Visuality And Pictorialism In French Baroque Music
Taking character pieces and operatic symphonies as its focus, this dissertation proposes that visuality constituted a central mode through which musical readers and listeners experienced music in early eighteenth-century France. It explores Enlightenment fascination with the interaction of the visual and aural, and the bearing this preoccupation had on the question of whether music without words was capable of conveying meaning. "Depictive" or "pictorial" music in the eighteenth century has traditionally been thought of as having marginal aesthetic status and historical importance. Part I seeks to recuperate a sense of representational music's significance through a close reading of French treatises of the early eighteenth century, especially those of the Abbé Dubos and Charles Batteux. Part II then turns to the musical product itself, situating early eighteenthcentury French musical publications within the context of the book and engraved print cultures of the time. These findings are brought to bear on selections from the Baussen reprints of Lully's operatic works, with special attention to the ways in which the extensive illustrations of these editions relate to the musical content of Lully's operatic symphonies. Based on historical sources, I then extend these ideas into the realm of French character pieces, as another forum in which the musical amateur would regularly have come into contact with depictive music. After exploring the many potential pitfalls of interpreting titled instrumental works, I trace moments of convergence between the character-piece repertory and the development of the rococo frontispiece and title-page. Chapter Four then offers a case-study of the most fruitful of these visual intersections, proposing a spectrum of ways in which the elaborate titlepages to François Dandrieu's Premier, Second, and Troisième livres de pièces de clavecin relate to their musical contents, while describing a long-term shift in the nature of these relationships from the literal to the metaphorical. Visual culture emerges in these contexts as a critical lens through which the musical consumer made sense of the printed and sonic musical product, particularly in the absence of text or lyrics. The understanding and interpretation of music was thus mediated by multiple levels of visuality, manifest within the composition itself and its physical packaging as a printed product.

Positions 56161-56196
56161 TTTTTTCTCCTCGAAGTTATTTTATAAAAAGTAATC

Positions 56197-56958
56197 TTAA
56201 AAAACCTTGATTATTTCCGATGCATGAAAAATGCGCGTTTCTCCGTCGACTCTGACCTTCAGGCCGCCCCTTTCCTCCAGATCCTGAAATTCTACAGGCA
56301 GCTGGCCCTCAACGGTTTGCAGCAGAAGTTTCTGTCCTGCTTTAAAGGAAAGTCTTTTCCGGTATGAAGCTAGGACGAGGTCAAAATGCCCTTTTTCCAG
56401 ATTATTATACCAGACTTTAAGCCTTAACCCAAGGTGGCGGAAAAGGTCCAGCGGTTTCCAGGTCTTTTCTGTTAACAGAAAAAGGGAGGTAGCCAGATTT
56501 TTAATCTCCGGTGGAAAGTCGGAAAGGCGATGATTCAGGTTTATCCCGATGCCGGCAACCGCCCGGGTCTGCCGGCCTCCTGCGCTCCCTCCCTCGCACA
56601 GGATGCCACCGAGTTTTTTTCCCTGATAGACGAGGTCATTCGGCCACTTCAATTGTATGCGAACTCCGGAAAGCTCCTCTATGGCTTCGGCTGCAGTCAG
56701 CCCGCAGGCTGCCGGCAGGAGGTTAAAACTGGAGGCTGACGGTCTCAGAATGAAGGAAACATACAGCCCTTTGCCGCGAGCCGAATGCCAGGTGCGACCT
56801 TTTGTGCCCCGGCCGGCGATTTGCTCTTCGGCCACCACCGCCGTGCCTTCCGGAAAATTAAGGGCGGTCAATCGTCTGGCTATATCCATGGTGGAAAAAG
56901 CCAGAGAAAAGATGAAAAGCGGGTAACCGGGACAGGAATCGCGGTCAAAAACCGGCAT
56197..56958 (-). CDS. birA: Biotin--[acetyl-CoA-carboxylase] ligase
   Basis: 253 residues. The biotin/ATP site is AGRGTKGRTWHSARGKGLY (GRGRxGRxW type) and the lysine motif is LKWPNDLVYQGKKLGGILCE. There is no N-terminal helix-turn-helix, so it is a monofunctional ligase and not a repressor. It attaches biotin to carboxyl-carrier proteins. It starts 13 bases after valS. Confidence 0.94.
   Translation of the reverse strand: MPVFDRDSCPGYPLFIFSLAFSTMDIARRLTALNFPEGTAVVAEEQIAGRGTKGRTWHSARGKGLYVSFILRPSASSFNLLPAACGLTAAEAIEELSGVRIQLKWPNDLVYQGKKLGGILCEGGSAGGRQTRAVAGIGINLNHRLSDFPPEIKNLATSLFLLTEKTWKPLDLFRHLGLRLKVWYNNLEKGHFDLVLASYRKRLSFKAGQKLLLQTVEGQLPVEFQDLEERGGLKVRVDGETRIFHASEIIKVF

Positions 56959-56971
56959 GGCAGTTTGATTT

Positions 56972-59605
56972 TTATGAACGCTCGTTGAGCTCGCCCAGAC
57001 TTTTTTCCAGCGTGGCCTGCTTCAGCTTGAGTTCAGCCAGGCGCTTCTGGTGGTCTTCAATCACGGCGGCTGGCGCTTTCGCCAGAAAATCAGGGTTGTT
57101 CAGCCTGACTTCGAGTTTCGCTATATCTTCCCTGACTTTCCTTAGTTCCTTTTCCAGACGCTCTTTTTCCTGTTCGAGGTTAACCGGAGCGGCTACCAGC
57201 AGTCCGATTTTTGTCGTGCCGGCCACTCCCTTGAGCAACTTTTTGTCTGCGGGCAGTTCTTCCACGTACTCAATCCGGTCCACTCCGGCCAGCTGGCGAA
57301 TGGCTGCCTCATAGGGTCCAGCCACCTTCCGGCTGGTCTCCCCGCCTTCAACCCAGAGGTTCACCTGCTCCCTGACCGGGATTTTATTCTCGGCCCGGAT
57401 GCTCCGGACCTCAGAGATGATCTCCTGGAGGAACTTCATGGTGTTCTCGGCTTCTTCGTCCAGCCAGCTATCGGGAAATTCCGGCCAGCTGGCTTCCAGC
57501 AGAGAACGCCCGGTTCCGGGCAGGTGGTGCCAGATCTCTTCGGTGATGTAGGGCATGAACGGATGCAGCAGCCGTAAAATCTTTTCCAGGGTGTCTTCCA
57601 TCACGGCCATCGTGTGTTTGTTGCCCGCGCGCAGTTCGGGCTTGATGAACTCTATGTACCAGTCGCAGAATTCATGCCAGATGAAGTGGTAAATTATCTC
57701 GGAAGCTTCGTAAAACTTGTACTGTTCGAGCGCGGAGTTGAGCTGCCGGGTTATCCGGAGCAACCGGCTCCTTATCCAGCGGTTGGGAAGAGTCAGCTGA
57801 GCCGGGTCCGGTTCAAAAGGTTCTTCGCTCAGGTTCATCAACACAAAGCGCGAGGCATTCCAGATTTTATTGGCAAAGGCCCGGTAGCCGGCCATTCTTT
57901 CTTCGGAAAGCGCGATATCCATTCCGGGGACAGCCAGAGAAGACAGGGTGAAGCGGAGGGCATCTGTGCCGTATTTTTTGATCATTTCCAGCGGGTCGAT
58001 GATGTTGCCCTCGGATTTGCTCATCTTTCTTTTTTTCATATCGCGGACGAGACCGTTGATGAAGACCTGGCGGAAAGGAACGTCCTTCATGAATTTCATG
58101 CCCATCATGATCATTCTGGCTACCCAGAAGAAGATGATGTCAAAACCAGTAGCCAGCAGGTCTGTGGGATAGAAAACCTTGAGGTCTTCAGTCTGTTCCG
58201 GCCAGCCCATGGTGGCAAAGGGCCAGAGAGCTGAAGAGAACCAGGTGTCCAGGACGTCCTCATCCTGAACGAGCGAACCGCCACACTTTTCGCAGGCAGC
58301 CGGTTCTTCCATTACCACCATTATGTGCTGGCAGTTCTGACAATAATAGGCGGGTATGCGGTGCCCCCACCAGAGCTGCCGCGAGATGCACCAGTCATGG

pictorialism, visual, French baroque; character pieces, French opera; Dubos, Batteux, Lully, Baussen, Dandrieu
Peraino,Judith Ann; Zaslaw,Neal Alexander; Leppert,Richard
Ph. D., Musicology
Doctor of Philosophy
dissertation or thesis